While democracies are considered the fairest form of government, principally due to the concept of free elections, many electoral challenges have cast shadows on the efficacy of democracies. One such challenge is the diminishing difference between redistricting and gerrymandering.
The primary difference between redistricting and gerrymandering is that redistricting is done every ten years in the United States, which allows the latest population changes to be incorporated in the elections. On the other hand, gerrymandering is a political effort that is done to do redistricting in a way that helps a specific political party.
How is redistricting different from gerrymandering?
Redistricting is a fair process and is part and partial of any democracy. In fact, countries, where active redistricting is not done, do not represent the democratic practices in a true way.
People tend to move within countries, and this intra-country migration makes some states more and others less populated.
It means that the states where people are coming in bulk will have more seats in the House of Representatives, and the opposite is true for states where the population is declining.
But this is where gerrymandering comes in. In gerrymandering, political parties engineer the redistricting process in a way that helps those in power to create new districts so that they can win elections easily.
The prominent example in this regard is the increase in the share of seats of Texas, which resulted in rigorous gerrymandering by Republicans.
After the 2020 census, Texas got two new Congressional seats, and the GOP found it an opportunity to increase its likelihood of winning those seats.
Is gerrymandering only done by Republicans?
Gerrymandering is not a new phenomenon and is not done by Republicans only, as it is often perceived.
While Republicans may be the leaders of gerrymandering, many Democratic states are also pursuing it to manipulate districts in their chosen way. In New York City, Democrats are pursuing gerrymandering religiously as two new seats of the state Senate are allocated to the city.
By default, Democrats assumed that the non-white voters belonged to them, so they tried to orchestrate racial gerrymandering by counting on Black people. While some suggest that this move could backfire, however, it is likely to gove results in their favor.
What are the famous ways to do gerrymandering?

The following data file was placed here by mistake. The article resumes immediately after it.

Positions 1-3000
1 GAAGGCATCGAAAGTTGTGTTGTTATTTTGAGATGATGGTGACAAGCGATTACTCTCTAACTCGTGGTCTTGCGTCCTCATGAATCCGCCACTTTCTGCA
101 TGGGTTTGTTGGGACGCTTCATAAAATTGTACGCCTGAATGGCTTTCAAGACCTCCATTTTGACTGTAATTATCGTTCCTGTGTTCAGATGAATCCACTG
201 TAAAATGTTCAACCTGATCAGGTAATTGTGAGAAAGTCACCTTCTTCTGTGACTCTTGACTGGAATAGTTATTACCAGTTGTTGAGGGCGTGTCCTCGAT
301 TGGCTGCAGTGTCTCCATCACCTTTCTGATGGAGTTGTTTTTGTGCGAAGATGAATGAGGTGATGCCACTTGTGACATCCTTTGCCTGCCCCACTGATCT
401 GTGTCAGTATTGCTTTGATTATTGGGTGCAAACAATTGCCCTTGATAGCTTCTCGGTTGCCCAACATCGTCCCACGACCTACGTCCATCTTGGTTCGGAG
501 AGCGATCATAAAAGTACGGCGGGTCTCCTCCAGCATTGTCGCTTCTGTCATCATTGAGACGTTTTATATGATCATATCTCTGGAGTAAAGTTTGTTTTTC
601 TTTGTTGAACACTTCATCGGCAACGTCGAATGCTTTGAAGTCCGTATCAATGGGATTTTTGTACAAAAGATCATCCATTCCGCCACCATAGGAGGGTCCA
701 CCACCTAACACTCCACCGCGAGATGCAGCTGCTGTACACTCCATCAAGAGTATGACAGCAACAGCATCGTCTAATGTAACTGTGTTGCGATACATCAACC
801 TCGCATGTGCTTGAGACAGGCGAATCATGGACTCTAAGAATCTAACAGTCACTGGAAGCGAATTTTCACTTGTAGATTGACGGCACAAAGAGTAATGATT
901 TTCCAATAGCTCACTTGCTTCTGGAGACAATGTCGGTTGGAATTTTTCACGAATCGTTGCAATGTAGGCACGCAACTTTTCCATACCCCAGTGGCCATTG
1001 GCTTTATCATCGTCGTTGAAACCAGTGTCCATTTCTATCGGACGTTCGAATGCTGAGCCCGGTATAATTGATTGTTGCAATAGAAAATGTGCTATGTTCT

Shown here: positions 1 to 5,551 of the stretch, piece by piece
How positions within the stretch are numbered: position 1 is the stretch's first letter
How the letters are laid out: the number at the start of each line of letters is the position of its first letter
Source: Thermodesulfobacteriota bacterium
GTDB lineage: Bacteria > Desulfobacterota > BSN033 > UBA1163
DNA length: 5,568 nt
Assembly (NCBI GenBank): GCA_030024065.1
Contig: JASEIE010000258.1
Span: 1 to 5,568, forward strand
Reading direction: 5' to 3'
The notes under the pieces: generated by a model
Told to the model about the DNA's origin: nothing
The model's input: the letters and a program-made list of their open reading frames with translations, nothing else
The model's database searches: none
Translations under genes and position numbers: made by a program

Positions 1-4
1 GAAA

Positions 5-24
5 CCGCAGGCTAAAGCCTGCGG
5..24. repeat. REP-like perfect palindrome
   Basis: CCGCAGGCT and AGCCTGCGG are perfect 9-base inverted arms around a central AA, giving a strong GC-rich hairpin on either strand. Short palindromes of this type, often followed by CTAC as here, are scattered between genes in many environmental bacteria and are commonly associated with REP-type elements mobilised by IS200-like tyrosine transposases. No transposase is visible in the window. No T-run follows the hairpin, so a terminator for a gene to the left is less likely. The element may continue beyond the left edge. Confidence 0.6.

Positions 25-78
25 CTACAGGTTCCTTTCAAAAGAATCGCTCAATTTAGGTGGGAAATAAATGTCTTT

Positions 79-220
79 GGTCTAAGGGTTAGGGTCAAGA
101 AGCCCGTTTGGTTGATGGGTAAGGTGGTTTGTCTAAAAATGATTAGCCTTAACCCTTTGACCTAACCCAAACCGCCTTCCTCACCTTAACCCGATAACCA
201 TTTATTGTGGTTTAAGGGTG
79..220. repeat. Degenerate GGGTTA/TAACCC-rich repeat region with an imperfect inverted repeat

With the end goal of winning elections, gerrymandering can be done in many of the following ways:
- Leveraging data to separate some voters from other
- Drawing up district lines so that the winning margin can be as little as possible and the rest of the winning margin can be utilized in a district where a candidate would otherwise perform poorly.
- If a party is sure of losing a district, they would want it to lose by the most votes so that those votes cannot be adjusted anywhere else.
What do political parties need to do for gerrymandering?
Data is the most important thing in doing gerrymandering as political campaigns have to leverage this data to know where they should do and where they should not do this gerrymandering.
This data can be present in various forms, e.g., by measuring the registered voters for a specific political party or seeing the general income trends, past voting records, and even seeing the color of the skin of the people.
As political campaigns already have rigorous data from political surveys and data mining, they know which area to target and which to ignore to get the best possible results.
Gerrymandering is a classic example of perpetuating institutional racism in the United States, as drawing these maps based on race is a common practice.
Even though making laws that discriminate against people based on race, caste, creed, and religion is prohibited, many times states get away with these laws, and other times they end up facing legal challenges in courts.
Eli is a Political Data Scientist with over thirty years of experience in Data Engineering, Analytics, and Digital Marketing. Eli uses his expertise to give the latest information and distinctive analysis on US Political News, US Foreign Affairs, Human Rights, and Racial Justice equipping readers with the inequivalent knowledge.